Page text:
By Elias Groll, Editorial Assistant, Foreign Policy
Reviewed by John Handley, Vice President, American Diplomacy
Prior to going on vacation, President Obama indicated his willingness to place additional controls on NSA’s controversial collection of telephone records by placing this data in the hands of third parties, namely private phone companies. He additionally indicated a willingness to assure foreigners of some privacy protections as well. On the phone database, federal judges have ruled both that the practice is unconstitutional and constitutional, setting up a probable path to the Supreme Court for a final legal decision. Without commenting directly on the constitutionality or lack there of, the president’s panel, appointed to advise him on this issue, argued that such records collection should be “seriously curtailed.”
Even with apparent public support for the “third-party” proposal, both telecom companies and privacy advocates are skeptical, with the former reluctant to take on an expensive and controversial program and the latter offering that such a “vacuum cleaner” approach offers little if any protection to the public’s communications. Additionally, privacy advocates fear such a database would be susceptible to hacking. The administration apparently likes the third-party idea because it appears to resolve the issue without actually weakening to any significant degree NSA’s ability to collect targeted data.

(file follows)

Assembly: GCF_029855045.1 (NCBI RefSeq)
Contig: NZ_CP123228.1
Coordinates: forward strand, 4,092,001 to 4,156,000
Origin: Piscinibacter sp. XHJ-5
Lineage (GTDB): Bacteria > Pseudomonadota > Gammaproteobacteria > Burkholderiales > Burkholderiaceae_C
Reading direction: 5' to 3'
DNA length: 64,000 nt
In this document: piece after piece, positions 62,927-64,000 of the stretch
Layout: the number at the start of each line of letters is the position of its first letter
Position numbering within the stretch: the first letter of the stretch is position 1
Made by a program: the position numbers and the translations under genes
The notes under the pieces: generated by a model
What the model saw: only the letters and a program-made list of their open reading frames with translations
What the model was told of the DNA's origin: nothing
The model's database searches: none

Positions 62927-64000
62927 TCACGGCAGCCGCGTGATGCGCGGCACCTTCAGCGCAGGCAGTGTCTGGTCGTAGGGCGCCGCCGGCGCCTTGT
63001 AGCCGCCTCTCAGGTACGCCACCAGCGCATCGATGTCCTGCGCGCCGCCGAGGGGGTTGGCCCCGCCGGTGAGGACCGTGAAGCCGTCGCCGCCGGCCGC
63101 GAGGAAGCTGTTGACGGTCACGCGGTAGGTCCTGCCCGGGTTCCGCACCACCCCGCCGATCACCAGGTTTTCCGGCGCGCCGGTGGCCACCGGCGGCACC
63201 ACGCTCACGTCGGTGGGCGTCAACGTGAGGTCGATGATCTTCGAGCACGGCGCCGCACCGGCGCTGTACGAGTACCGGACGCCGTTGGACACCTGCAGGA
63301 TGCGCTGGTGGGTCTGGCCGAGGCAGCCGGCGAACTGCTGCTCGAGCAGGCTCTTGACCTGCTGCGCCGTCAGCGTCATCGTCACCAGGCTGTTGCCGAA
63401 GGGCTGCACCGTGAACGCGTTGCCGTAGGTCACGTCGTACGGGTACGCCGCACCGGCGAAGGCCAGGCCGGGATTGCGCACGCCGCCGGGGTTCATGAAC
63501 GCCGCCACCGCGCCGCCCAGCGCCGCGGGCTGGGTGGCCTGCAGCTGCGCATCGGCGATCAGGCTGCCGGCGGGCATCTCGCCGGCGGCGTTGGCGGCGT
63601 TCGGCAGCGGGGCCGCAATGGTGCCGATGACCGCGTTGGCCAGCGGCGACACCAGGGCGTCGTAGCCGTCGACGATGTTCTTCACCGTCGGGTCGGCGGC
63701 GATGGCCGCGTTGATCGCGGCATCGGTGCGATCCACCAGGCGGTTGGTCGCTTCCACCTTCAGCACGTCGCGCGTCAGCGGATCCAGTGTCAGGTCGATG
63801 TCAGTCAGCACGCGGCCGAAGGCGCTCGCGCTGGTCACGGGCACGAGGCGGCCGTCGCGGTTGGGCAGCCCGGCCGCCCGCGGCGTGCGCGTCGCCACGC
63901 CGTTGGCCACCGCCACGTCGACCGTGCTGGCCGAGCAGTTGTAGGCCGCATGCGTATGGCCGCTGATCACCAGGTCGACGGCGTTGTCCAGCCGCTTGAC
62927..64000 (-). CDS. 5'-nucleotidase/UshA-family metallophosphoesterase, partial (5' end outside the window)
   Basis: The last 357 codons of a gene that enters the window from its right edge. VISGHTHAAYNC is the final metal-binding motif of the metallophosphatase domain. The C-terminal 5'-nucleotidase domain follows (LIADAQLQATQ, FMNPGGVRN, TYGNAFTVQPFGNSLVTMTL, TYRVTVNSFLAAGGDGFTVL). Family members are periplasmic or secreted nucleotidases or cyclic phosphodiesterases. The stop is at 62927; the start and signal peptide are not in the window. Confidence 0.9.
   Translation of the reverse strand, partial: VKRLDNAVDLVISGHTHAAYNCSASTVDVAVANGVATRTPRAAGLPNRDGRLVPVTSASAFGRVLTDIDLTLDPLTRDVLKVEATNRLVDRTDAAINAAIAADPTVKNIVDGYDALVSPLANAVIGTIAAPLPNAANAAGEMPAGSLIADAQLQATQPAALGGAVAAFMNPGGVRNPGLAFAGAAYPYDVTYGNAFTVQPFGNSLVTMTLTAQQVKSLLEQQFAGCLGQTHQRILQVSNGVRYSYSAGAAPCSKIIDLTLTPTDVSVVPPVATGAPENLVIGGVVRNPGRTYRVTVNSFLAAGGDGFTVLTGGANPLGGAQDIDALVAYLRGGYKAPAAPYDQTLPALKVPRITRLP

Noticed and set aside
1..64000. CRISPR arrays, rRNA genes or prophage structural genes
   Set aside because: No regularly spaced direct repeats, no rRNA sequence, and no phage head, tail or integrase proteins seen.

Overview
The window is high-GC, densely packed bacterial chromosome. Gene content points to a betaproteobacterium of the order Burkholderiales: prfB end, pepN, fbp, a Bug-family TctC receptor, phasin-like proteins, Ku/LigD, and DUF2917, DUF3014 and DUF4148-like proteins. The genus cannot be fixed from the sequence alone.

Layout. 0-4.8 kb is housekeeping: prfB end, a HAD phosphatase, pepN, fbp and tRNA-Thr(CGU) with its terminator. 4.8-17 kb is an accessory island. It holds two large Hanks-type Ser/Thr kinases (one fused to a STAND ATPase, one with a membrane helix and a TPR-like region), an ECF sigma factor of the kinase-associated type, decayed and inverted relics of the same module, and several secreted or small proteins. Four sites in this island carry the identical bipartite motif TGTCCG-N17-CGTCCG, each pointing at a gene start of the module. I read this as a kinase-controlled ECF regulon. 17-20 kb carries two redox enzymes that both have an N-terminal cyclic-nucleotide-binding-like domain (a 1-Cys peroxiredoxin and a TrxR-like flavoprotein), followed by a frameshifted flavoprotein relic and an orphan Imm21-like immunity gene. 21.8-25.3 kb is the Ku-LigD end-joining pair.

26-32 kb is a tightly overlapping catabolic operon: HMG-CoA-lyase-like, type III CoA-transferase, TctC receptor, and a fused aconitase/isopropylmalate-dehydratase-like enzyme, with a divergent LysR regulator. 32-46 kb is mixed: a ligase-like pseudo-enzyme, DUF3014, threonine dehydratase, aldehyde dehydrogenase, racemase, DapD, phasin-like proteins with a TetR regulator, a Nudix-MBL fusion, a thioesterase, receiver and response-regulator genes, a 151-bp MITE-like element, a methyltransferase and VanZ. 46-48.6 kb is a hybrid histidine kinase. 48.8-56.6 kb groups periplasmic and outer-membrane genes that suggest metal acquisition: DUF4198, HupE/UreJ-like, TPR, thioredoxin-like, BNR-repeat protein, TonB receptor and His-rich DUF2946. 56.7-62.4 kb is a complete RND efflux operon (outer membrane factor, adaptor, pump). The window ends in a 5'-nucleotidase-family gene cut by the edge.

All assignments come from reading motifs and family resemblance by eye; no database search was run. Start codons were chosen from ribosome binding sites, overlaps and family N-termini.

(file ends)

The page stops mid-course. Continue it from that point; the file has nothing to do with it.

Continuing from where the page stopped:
President Obama, in referring to NSA’s data collection, did provide some encouragement to privacy advocates when he noted that just because we can do something doesn’t mean we should do it. The fault line in such collection lies between data collected on Americans and data collected on foreigners. Most civil libertarians argue against such collection on Americans but see no obstacle to the same collection methods used against foreigners. The president implied that collection even on foreigners should be more targeted and less “wholesale.”
As the author concludes, the probability this president, or any president, will institute significant intelligence reforms “remains highly unlikely.” The problem the president faces is political in that no national leader appears ready to run the risk of taking the blame for another terrorist attack that could be linked to a decision to curtail the nation’s intelligence gathering capabilities. Although the president’s panel concluded that the NSA methods simply do not work, the senior leadership of the House and the Senate intelligence committees continue to defend and support NSA’s bulk-collection programs. Even if President Obama wanted to reform the NSA programs, the political reality of Washington DC suggests that very little other than window dressing can be accomplished.